Rats were anaesthetized with 5 % isoflurane in 35 % O2/N2 and the aorta was cannulated as previously described . The hearts were transferred to a perfusion apparatus (Hugo Sachs Elektronik – Harvard Appartus GmbH, March-Hugstetten, Germany) and perfused in the Langendorff mode with modified Krebs-Henseleit solution (mM: 118 NaCl, 4.7 KCl, 1.75 CaCl2, 1.2 KH2PO4, 1.2 Mg2SO4, 24.9 NaHCO3, 11.0 glucose) under continuously bubbling with carbogen (95 % O2/5 % CO2) and a constant perfusion pressure of 80 mmHg. A fluid filled balloon (size 5) (Hugo Sachs Elektronik – Harvard Appartus GmbH, March-Hugstetten, Germany) was inserted through an incision in the left auricle into the left ventricle to allow measurements of left ventricular pressure (LVP). The volume of the balloon was adjusted to give an end-diastolic pressure of approximately 5 mmHg. Subsequently, a ligature was placed around the left anterior descending coronary artery (LAD), enabling induction of ischemia. The experiment progressed as 30 min of normal perfusion (baseline), 30 min of LAD occlusion, and 60 min of re-perfusion. Langendorff studies were recorded and evaluated using iox2 version 22.214.171.124 software (emka TECHNOLOGIES, Paris, France).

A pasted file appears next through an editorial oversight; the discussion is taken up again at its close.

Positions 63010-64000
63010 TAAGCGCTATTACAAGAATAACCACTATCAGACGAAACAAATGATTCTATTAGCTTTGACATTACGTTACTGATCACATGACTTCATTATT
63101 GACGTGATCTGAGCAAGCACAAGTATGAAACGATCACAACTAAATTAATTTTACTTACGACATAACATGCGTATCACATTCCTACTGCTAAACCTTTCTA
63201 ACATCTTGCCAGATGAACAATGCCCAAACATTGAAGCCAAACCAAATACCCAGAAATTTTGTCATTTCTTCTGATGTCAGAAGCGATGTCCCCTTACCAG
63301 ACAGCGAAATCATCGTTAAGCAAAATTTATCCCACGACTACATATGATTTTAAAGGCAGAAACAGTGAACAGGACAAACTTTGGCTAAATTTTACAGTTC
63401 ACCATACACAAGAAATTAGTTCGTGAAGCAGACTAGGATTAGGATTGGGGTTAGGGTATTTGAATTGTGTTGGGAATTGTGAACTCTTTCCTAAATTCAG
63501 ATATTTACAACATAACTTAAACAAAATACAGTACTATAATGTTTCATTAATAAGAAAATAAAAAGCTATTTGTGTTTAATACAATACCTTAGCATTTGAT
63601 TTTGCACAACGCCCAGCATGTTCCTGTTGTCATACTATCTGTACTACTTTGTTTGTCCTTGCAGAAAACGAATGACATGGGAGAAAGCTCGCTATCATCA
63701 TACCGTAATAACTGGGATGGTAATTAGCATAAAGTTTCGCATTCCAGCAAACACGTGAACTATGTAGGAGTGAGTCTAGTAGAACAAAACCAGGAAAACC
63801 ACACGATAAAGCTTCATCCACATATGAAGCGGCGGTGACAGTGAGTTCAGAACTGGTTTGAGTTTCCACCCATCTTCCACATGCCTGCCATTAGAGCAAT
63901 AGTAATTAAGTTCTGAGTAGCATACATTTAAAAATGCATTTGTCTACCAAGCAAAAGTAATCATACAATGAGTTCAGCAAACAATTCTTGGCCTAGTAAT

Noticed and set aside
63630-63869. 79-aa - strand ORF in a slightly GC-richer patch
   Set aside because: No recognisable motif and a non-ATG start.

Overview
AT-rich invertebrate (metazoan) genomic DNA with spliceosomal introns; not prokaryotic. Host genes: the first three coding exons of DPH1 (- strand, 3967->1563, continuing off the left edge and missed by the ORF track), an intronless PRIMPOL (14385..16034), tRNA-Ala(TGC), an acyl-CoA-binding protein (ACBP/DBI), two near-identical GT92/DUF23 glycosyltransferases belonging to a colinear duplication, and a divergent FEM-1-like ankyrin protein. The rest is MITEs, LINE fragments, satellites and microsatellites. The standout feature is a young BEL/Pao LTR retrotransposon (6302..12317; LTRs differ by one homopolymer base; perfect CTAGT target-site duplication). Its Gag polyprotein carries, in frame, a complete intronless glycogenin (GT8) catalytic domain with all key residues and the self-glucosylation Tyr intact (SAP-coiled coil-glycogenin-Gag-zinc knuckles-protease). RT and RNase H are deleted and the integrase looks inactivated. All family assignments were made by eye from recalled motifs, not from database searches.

Area at risk and infarct size
At the end of Langendorff experiments the LAD ligature was re-clamped and the heart perfused with Evans Blue dye (0.1 %) (SIGMA, E2129) to evaluate the area at risk of infarction. Subsequently, the heart was sliced into ~2 mm thick vertical slices and incubated in 2,3,5-triphenyltetrazoliumchloride (TTC, SIGMA T8877) 10 mg/ml in 0.1 M phosphate buffer (pH 7.4) for 10 min at 37 °C. Subsequently, the tissue slices were washed 3 times in MilliQ water and transferred to 4 % formalin overnight. Finally, the tissue slices were weighed and scanned on both sides at 1200 DPI to analyze the infarct size. Pictures were analyzed in a blinded fashion using ImageJ software.